Leica’s M10 range now lets you fix perspective distortion in-camera with new firmware

Jan 31, 2021

John Aldred

John Aldred is a photographer with over 20 years of experience in the portrait and commercial worlds. He is based in Scotland and has been an early adopter – and occasional beta tester – of almost every digital imaging technology in that time. As well as his creative visual work, John uses 3D printing, electronics and programming to create his own photography and filmmaking tools and consults for a number of brands across the industry.

Leica’s M10 range now lets you fix perspective distortion in-camera with new firmware

Jan 31, 2021

John Aldred

John Aldred is a photographer with over 20 years of experience in the portrait and commercial worlds. He is based in Scotland and has been an early adopter – and occasional beta tester – of almost every digital imaging technology in that time. As well as his creative visual work, John uses 3D printing, electronics and programming to create his own photography and filmmaking tools and consults for a number of brands across the industry.

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Leica has released a new firmware update for the M10-P, M10-R and M10 Monochrom cameras that adds a new Perspective Control feature to the camera for correcting perspective distortion. It’s designed to help get your horizons straighter and to stop vertical lines converging with each other as they get further away from the camera.

It’s a similar effect to using tilt-shift lenses to correct the issues inherent with photographing something on-axis, except this is done digitally. It’s more like the effect you might use in Lightroom or Photoshop than using an optical solution. Except here, it all happens in-camera.

The new feature uses the Leica M10-P, M10-R and M10 Monochrom’s built-in gyro to determine the angle of the camera when the photo is shot and then computational imaging is used to correct it, as Leica explains…

The new firmware update for the camera models Leica M10-P, M10-R and M10 Monochrom introduces an exciting feature: the Leica Perspective Control function, abbreviated as LPC. Having installed the update, owners of the above-listed cameras are able to activate the Perspective Control function – which uses the camera’s integrated orientation sensors to recognise whether it is being held in a straight position, or tilted upwards or downwards. On the basis of this information, the function uses computational imaging to automatically correct receding lines – a common phenomenon that is especially bothersome in architectural photography. The term ‘computational imaging’ refers to the process of forming images with the aid of in-camera algorithms.

And the results seem to be quite good. Leica says that Perspective Control “offers several advantages” over the traditional tilt-shift lenses used to correct such issues optically. The primary advantage seeming to be that of speed. If you can just point, shoot and let the camera figure it out, you don’t have to fiddle around adjusting your tilt-shift lens to correct it.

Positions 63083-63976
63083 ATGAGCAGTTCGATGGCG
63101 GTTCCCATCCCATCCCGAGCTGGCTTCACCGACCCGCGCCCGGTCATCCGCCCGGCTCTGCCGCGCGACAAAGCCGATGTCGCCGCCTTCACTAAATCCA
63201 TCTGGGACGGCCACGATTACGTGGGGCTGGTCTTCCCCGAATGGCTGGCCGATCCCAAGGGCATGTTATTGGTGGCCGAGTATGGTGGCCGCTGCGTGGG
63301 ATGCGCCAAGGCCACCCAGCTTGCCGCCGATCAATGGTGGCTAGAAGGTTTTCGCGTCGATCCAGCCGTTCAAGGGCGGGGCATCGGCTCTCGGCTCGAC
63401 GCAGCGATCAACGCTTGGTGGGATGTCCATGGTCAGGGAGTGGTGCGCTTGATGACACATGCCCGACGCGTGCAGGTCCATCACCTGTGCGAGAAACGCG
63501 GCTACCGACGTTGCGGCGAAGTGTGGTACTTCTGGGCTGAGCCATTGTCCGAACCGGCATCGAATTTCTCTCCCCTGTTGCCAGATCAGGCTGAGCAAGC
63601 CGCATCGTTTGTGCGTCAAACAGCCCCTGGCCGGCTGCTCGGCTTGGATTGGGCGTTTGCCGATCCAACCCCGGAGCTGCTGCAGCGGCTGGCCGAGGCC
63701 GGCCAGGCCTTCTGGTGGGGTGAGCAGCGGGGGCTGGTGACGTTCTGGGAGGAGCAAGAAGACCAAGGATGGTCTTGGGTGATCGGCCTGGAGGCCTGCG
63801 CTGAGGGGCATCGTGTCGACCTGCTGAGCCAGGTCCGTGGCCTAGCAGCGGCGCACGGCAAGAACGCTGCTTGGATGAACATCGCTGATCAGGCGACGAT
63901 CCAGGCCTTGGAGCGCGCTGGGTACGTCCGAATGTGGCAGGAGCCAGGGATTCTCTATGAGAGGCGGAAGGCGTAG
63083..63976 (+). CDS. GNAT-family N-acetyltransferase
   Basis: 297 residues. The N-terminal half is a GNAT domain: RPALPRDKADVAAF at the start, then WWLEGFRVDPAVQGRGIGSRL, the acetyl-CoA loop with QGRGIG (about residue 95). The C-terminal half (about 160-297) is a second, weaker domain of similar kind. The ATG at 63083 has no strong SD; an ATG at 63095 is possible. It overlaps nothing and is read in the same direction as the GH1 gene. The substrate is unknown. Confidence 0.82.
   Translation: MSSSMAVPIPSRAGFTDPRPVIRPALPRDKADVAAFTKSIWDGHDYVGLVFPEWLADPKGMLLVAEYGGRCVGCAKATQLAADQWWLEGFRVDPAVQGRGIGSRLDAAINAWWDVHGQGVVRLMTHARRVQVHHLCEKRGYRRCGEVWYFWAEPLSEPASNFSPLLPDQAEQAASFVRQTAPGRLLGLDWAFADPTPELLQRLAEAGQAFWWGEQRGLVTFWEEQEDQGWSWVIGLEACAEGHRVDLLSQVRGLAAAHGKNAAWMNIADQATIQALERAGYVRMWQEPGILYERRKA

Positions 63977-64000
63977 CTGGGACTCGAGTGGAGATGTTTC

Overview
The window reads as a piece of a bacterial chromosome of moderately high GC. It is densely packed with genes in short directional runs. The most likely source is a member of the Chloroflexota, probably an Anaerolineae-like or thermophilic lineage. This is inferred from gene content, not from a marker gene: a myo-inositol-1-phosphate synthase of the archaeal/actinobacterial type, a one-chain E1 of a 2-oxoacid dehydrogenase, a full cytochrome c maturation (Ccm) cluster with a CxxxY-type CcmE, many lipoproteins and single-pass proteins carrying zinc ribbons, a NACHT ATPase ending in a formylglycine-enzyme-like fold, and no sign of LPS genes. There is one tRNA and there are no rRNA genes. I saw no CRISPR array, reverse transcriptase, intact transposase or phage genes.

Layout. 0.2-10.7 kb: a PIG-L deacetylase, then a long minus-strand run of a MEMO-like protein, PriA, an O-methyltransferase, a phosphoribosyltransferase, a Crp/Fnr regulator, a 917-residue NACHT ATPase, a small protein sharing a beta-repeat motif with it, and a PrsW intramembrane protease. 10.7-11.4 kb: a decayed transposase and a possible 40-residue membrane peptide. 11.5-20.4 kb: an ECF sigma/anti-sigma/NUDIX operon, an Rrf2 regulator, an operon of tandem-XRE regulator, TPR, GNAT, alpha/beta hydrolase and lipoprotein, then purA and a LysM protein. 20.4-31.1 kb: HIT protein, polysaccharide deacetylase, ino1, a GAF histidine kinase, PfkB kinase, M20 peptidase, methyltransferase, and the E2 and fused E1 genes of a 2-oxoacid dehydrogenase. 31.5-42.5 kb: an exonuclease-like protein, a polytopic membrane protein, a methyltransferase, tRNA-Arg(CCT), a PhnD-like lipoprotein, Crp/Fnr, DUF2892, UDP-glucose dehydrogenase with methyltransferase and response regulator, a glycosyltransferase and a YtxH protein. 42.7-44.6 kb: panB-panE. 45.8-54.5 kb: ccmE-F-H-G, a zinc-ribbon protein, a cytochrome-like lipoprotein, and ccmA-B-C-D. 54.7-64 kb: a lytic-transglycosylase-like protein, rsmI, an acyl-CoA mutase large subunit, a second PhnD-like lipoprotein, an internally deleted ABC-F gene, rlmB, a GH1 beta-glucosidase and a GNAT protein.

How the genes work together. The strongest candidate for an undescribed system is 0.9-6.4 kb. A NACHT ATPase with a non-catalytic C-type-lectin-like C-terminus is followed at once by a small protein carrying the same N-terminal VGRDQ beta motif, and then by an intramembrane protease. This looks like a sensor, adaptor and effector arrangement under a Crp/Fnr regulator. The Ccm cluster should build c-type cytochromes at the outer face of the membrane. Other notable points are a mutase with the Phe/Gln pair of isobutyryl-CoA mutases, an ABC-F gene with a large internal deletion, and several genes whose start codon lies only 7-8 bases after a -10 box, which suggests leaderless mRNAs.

It would be interesting to see a true side-by-side comparison of Leica’s new Perspective Control system vs an actual tilt-shift lens, though, just to see how well they stand up against each other. That being said, even if the digital version isn’t truly accurate to the optical version, is it good enough? Would anybody even really notice?

The new firmware is currently available for three camera models. Leica lists the M10-P, M10R and M10 Monochrom – with Leica suggesting that it will be coming to more of their cameras in the future – although it only seems to actually be available to download for the M10-P and M10 Monochrom at the moment. The M10-R page doesn’t appear to have been updated with the new version. Keep checking it, though, because it’ll get there eventually.

You can read more about the Leica Perspective Control system here.

[via Leica Rumors]

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John Aldred

John Aldred

John Aldred is a photographer with over 20 years of experience in the portrait and commercial worlds. He is based in Scotland and has been an early adopter – and occasional beta tester – of almost every digital imaging technology in that time. As well as his creative visual work, John uses 3D printing, electronics and programming to create his own photography and filmmaking tools and consults for a number of brands across the industry.

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4 responses to “Leica’s M10 range now lets you fix perspective distortion in-camera with new firmware”

  1. Mihnea Ciulei Avatar
    Mihnea Ciulei

    so useful! ???

  2. Don Navarro Avatar
    Don Navarro

    Rectilinear lenses are too expensive!

  3. Mike Downey Avatar
    Mike Downey

    My Olympus OMD cameras already have that feature.

  4. Frank Villafane Avatar
    Frank Villafane

    Olympus cameras already have this capability.